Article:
Film Reviews / Home Entertainment

Flash Gordon 40th Anniversary Blu-ray review: Dir. Mike Hodges

In a time when the world seems like it’s about to end, who can save us now? Flash Gordon, of course! The King of the Impossible has received a brand-new 4K restoration from StudioCanal and Arrow Video, allowing fans to revisit the gloriously sparkly cult classic forty years on since its initial release.

Flash Gordon follows Flash (Sam J. Jones), a successful American football player who alongside travel agent Dale Arden (Melody Anderson) are caught up in a mission to save the Earth by disgraced NASA scientist Hans Zarkov (Topol). Taken via Zarkov’s rocket, the trio arrive in Mongo – dominion of Ming the Merciless (Max von Sydow), who seeks to destroy Flash, marry Dale and brainwash Zarkov. Only with the help of the seductive Princess Aura (Ornella Muti), the distrustful Prince Barin (Timothy Dalton), the larger-than-life Prince Vultan (Brian Blessed) and his army of Hawkmen can Flash Gordon hope to save not only Earth but all of Mongo from Ming’s sinister clutches.

In the years since its release, Flash Gordon has certainly had an impact on popular culture, seen recently in James Wan‘s Aquaman and Taika Waititi‘s Thor: Ragnarok. Queen‘s soundtrack album is just as iconic, if not more so, than the film itself, whilst Brian Blessed will always be remembered for bellowing “Gordon’s alive!” in his magnificent voice. The film’s appeal stems mainly from a ridiculously camp energy, with its corny dialogue (“Flash I love you, but we’ve only got fourteen hours to save the Earth“), spectacularly over-the-top costumes and incredibly dated visual effects work. It’s no surprise that this 4K remaster makes no effort to fix the effects work; fans love the “retro” and silly-looking visuals. Naturally the ‘Flash!’ theme song is terrific (as is the opening title sequence, inspired by the original comic book run), but the mix of orchestral and synth incidental music in the film is a highlight as well.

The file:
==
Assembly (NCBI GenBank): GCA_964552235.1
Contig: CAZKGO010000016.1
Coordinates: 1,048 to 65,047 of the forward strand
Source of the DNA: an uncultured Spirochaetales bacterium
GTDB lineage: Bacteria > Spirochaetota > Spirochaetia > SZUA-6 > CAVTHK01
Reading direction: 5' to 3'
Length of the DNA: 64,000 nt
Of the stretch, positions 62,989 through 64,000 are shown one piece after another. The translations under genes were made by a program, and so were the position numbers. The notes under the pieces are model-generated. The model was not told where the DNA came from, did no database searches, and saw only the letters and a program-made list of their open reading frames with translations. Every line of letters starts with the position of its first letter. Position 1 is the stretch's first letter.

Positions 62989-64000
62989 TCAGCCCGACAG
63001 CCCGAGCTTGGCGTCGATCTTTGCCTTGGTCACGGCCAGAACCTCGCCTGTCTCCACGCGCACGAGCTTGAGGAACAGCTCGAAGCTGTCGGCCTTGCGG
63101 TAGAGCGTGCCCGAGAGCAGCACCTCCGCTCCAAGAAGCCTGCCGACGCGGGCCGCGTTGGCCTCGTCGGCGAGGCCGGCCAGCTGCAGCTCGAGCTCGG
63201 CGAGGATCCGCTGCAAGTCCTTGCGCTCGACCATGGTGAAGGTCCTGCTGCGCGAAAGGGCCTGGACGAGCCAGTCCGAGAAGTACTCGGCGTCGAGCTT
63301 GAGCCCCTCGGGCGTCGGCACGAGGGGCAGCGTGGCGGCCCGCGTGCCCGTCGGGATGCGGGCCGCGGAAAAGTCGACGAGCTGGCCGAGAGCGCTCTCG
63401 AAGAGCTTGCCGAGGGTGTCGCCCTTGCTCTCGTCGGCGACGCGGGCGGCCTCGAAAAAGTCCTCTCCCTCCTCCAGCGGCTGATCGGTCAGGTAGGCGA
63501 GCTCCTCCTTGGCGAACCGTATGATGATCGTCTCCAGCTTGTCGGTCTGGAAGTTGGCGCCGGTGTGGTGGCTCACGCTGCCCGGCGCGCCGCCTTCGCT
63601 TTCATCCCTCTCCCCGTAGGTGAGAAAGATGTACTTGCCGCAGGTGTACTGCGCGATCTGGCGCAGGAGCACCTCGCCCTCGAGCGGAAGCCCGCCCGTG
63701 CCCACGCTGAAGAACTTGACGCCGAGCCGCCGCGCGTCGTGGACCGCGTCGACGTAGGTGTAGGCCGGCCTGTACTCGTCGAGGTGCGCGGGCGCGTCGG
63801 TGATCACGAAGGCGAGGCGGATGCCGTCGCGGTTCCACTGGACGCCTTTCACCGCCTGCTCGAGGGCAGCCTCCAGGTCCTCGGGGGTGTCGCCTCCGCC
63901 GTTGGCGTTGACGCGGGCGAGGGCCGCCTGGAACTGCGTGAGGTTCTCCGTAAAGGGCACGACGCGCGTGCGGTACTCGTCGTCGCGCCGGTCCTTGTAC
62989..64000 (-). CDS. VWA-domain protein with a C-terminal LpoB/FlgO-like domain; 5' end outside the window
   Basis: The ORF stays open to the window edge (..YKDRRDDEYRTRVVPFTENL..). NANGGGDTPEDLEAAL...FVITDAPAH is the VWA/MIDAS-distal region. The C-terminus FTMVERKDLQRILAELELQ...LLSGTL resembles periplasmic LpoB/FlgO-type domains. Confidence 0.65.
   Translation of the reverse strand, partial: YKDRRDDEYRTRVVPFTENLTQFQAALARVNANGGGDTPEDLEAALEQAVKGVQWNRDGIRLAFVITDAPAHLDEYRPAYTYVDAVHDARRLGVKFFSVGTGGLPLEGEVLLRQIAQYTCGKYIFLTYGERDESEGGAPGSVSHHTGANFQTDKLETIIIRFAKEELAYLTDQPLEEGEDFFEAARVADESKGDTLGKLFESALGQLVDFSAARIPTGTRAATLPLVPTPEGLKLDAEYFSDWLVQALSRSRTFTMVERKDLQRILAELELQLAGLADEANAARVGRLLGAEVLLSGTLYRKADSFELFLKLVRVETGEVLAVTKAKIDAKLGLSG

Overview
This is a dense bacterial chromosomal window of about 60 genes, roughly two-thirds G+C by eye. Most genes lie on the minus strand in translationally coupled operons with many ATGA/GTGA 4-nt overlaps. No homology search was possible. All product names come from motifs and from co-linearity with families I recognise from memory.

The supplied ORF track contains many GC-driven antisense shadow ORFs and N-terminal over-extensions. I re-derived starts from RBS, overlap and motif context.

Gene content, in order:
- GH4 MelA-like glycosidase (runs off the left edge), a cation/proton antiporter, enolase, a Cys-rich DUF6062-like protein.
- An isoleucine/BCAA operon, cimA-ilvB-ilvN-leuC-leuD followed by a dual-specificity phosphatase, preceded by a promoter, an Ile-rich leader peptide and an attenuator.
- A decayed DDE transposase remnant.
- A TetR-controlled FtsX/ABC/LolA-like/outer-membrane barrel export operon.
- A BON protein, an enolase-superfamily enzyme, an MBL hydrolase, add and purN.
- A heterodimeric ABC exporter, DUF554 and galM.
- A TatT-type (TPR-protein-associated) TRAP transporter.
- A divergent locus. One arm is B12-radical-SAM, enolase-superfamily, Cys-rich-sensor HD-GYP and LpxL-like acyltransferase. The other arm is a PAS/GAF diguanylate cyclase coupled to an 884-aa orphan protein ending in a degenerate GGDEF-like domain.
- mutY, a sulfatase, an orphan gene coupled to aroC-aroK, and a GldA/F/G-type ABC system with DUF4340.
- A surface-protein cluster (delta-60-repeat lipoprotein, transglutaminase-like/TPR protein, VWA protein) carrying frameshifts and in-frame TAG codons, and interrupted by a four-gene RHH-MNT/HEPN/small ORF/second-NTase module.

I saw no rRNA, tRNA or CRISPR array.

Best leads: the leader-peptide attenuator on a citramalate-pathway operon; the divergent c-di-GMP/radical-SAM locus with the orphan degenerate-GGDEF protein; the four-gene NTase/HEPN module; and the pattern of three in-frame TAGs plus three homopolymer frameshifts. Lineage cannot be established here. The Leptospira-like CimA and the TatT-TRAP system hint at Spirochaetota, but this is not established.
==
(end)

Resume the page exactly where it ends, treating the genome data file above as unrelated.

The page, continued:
The story may be a little weak, but it’s with the characterisation of its leads where Flash Gordon stumbles slightly. Flash himself lacks much in the way of a personality, nor does he undergo a character arc in the film. Sam J. Jones is fine in the role, but he’s given so little to work with that the character constantly feels like a blank canvas ready to be whatever each scene needs him to be. The same can be said for Dale, Flash’s love interest, which leads to a rather stilted central romance.

While the leads may be bland, it’s with the supporting cast that Flash Gordon really soars. Brian Blessed is absolutely hilarious as Vultan, boasting not only a ridiculously over-the-top performance, but also a bizarre outfit and some absolutely terrible-looking flying sequences. If there’s one actor who could distract an audience from some terrible-looking wings, it’s Blessed, and he is an absolute joy to watch – A highlight of this set is sure to be Blessed’s commentary on the film.